Horst Tire Wins With Old-Fashioned Service
Owner Lonny Horst Spends Most Days in a Service Truck
Horst Tire LLC provides “old-fashioned service.” Lonny Horst, the dealership’s owner, may not have started his business with that as a specific goal. Yet he’s fielded phone calls from multiple customers who have thanked him for providing just that. He says he’s not sure how to do it any other way.
“That’s how I was raised,” he says. “You treat people like you’d want to be treated.” That personal touch is helping the single store dealership in Adrian, Mich., grow.
A career by chance
Horst might not have ever entered the tire business if not for his brother-in-law. In 2013, he was working in construction, like he had done since he was 16, but a bad knee made roof work difficult and especially precarious. He was wondering what else might be out there.
Then his brother-in-law, Justin Hess - who took over his dad’s ag-only tire business in the state of New York - suggested he consider tires. Hess grew up in the tire industry and has been working in a service truck since he was a teenager.
During the slow winter months of the construction season, Horst went to New York and joined the crew at Hess Farm Tire LLC.
“I think I was up there for maybe three weeks and I liked it,” he says. “I ended up buying my own service truck. I’d probably never have considered tires if it wasn’t for him. He’s the one who lit the spark (in me) for tires.”
Horst started small. He and his wife, Ashley, were living in eastern Ohio. He had a small garage at home and in the beginning, tires were delivered to their house.
If he wasn’t home, Ashley would keep a list of tires that were dropped off and the names of customers who needed them. “It was a little primitive,” he says with a smile.
The next year, he built a shop. And over time, the business grew. Another brother-in-law, Sheldon Horst, joined him and added passenger and light truck tire service to the mix. Sheldon focused on consumer tire customers and Lonny stuck with the commercial tire clients.
Then the church that Lonny and Ashley attended announced it was planning to start another one in Adrian. It asked if any families were interested in making the move to a new community.
The Horsts visited Adrian, which is tucked just inside the Michigan state line and less than an hour from Toledo, Ohio. They ultimately said yes to a new adventure.
In 2018, Horst sold his share of his Ohio tire business to his brother-in-law and set out to start over again in Michigan. By June 2018, he had opened Horst Tire.
K&M Tire is a problem solver
One of the consistencies in Horst’s two-state tire career has been his partnership with wholesale-distributor K&M Tire Inc.
When Horst first moved to Michigan, K&M Tire didn’t have a sales representative serving the Adrian area, so he worked with K&M Tire Regional Sales Manager Jay Goring.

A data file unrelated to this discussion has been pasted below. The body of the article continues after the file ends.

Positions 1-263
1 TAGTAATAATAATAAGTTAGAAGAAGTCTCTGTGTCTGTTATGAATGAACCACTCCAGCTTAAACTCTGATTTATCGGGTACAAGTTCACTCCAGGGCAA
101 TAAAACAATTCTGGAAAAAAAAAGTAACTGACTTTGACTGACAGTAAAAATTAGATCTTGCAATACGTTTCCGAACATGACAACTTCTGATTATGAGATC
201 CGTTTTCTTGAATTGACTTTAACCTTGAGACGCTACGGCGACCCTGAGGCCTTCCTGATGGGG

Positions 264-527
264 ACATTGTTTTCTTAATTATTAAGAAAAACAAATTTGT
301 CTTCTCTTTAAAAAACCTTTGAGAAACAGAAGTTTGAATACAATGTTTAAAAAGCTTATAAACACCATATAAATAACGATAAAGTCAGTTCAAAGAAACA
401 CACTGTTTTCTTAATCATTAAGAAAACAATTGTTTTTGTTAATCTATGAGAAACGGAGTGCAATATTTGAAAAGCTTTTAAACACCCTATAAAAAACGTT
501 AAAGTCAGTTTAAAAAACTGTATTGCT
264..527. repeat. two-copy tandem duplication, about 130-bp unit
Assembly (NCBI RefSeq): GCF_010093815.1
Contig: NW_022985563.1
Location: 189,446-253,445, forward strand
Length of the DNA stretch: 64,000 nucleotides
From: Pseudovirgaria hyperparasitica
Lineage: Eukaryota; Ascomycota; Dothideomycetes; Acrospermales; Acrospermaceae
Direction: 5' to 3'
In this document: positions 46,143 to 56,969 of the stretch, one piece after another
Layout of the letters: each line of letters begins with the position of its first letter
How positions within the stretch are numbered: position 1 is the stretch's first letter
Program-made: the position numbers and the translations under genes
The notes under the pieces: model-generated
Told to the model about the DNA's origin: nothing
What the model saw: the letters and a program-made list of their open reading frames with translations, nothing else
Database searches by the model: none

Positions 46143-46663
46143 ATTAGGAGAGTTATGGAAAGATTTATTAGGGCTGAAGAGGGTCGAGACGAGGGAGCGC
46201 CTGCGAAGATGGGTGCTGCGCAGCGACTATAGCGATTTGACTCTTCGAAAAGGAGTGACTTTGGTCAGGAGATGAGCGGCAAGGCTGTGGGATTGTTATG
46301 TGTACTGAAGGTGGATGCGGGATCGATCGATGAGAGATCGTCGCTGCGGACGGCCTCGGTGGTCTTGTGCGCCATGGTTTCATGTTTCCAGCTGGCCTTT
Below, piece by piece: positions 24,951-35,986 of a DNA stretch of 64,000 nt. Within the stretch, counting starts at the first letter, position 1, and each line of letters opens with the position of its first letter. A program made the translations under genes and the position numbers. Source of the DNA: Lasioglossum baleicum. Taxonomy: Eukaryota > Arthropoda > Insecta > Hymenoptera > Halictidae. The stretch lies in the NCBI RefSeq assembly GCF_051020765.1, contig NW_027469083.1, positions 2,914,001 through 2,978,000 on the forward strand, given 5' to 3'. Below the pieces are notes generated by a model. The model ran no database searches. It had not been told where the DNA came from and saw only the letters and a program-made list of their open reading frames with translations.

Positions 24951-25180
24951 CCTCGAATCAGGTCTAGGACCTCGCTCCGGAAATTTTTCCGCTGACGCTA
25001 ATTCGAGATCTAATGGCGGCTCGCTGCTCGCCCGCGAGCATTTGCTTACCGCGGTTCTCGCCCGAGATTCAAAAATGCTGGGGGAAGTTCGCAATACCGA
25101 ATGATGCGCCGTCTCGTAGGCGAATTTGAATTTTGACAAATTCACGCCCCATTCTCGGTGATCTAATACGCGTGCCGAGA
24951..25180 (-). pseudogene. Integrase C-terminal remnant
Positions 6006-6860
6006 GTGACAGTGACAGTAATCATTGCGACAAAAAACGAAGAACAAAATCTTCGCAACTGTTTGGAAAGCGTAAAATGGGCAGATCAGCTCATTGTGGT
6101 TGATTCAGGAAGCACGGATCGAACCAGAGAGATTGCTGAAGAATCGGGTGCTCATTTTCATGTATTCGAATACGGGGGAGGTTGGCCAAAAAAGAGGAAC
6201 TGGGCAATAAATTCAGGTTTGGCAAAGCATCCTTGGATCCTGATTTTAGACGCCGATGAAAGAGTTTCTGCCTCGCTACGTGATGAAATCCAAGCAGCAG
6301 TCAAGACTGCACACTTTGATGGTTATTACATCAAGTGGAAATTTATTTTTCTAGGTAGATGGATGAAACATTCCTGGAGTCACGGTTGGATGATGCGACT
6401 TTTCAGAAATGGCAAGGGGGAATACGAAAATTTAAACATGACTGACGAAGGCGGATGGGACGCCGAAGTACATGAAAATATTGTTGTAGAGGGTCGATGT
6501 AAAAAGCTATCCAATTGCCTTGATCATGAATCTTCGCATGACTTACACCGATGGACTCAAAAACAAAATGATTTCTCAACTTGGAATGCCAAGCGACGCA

Horst says Goring has been a reliable, go-to source who is willing to help solve any problem. “He’s helped me out tremendously getting started here, and still does. We still talk on the phone every day. If not for K&M Tire, I don’t think we’d be where we are today. They went over and beyond to help me out.”
That help has come in all forms, he says. In the beginning, money was tight. Horst says K&M Tire “kind of went out on a limb” by offering him “pretty generous terms to get started.”
When Horst Tire secured a contract with the City of Adrian to service government vehicles, Goring and others from K&M Tire helped with the paperwork. “They’ll walk you through anything,” says Horst.
A small team
Horst is one of four full-timers on staff at his company. And truth be told, if he could spend all day, every day, working in a service truck, he’d be one happy guy.
Sometimes Horst gets a funny look when a customer realizes the owner of Horst Tire is changing tires on a tractor in a muddy field or answering an after-hours service call.
“I love it,” he says. “Every job is different. I’ve always enjoyed manual labor. I don’t like book work. I do just enough (of that) to get by. I’d rather run in the truck and let these guys take care of it.”
Those guys are Horst Tire’s other three full-time employees, plus Ashley. She manages the business’ books, while also playing mom to the couple’s four young children.
Sherwin Schlabach has been at Horst’s side since he started installing tires in Ohio. Schlabach manages inventory and ordering - plus larger customers like the City of Adrian. He can float from the service bay and front counter to the service truck. Horst says Schlabach “can do anything - probably more than what I can do.”
Ryan Keil is the company’s newest hire. He joined Horst Tire last fall and is managing its sales counter. Keil is working to move the company to more appointments and less walk-in tire service. He also schedules service calls.
Brad Horst, the owner’s nephew, is the final member of the company’s full-time team. He’s a tire technician who works in the shop, but also assists on larger service calls.
The four-man team - along with a few part-time workers - are building a business, though they already have more work than they can complete on any given day.
“My employees are great,” says Horst. “I would like to see that we go to about six (full-time workers). I would like to get another guy in the truck. We need two trucks right now. More service calls come in a day than I get done. I would really like to have two trucks on the road all the time.”